Other sports have season openers, but the “Opening Day” of America’s Pastime marks the ceremonial beginning of spring. Every MLB team starts the season with a clean slate and fans never know what they may see on Opening Day…like a game winning home run from one of history’s greatest sluggers – a 500 Home Run Club member.
The 2009 Season Opener could be a historic day for Gary Sheffield, who ended the 2008 season just one home run shy of the legendary 500 home run mark. He would like to start off with a bang like “Hammerin’ Hank” Aaron did in 1974 and Willie Mays did in 1971.
Aaron Was Awesome On Opening Day
After slamming 40 long balls at the age of 39 in 1973, he stood on the threshold of breaking a record few thought would ever be broken. But when the last game of the ’73 season was in the record books – Aaron still wasn’t, having ended the season just a single home run shy of tying Babe Ruth’s long-time record of 714.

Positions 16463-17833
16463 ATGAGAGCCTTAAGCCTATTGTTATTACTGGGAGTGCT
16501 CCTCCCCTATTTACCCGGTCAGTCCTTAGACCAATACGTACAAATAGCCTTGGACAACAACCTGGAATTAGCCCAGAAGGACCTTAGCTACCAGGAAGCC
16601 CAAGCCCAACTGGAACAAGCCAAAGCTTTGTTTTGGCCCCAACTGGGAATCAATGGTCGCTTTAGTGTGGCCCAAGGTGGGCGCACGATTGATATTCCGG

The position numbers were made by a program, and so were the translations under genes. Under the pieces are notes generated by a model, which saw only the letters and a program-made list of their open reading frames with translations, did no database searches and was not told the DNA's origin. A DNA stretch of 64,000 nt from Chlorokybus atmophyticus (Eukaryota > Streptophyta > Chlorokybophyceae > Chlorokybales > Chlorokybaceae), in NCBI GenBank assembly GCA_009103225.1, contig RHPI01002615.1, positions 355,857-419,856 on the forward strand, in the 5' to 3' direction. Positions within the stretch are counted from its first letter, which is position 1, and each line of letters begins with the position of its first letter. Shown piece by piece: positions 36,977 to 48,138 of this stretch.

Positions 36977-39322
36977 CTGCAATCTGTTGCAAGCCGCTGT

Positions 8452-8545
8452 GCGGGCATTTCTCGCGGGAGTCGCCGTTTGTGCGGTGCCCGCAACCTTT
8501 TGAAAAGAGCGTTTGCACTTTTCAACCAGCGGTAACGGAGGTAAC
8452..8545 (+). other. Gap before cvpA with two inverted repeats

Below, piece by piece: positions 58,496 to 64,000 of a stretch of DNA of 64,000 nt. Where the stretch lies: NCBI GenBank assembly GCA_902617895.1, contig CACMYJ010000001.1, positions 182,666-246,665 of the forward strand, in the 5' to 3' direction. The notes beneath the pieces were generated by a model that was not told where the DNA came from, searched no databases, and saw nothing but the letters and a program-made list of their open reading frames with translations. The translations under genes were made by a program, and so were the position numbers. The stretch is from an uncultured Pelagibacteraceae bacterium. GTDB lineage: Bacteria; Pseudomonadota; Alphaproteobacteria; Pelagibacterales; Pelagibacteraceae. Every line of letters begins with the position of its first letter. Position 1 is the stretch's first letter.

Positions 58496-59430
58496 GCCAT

So, after the spending the entire season savoring the prospect of catching – and then passing – Ruth, Aaron stood at the Riverfront Stadium plate on Opening Day April 4th ready to reach for immortality. Fans didn’t have to wait long for on his first swing of the game Hank crushed a Jack Billingham pitch over the left field fence to tie The Babe on the all-time list.
Four days later on April 8th, Hank and The Braves returned to Atlanta for the Home Opener before a national TV audience. He proceed to stroke a 1-0 Al Downing pitch over the left field fence for his 715th career homer and baseball history was made.
Willie Mays Opens in Style
Just one month shy of his 40th birthday, Willie Mays hit homer number 629 on the first pitch he saw on Opening Day April 6, 1971, to lead the Giants over the Padres 4–0 Giants. Mays hit seven Opening Day home runs, but this one late in his Hall-of-Fame career was perhaps the most memorable because it marked the start of a historic streak. Following the Opener, Mays went on to hit home runs in each of the Giants’ next three games, setting a MLB record of homering in four straight games to open a season.
Opening Day has witnessed many other historical performances:
Teenage Ken Griffey, Jr. Rocks Spring Training, Opening Day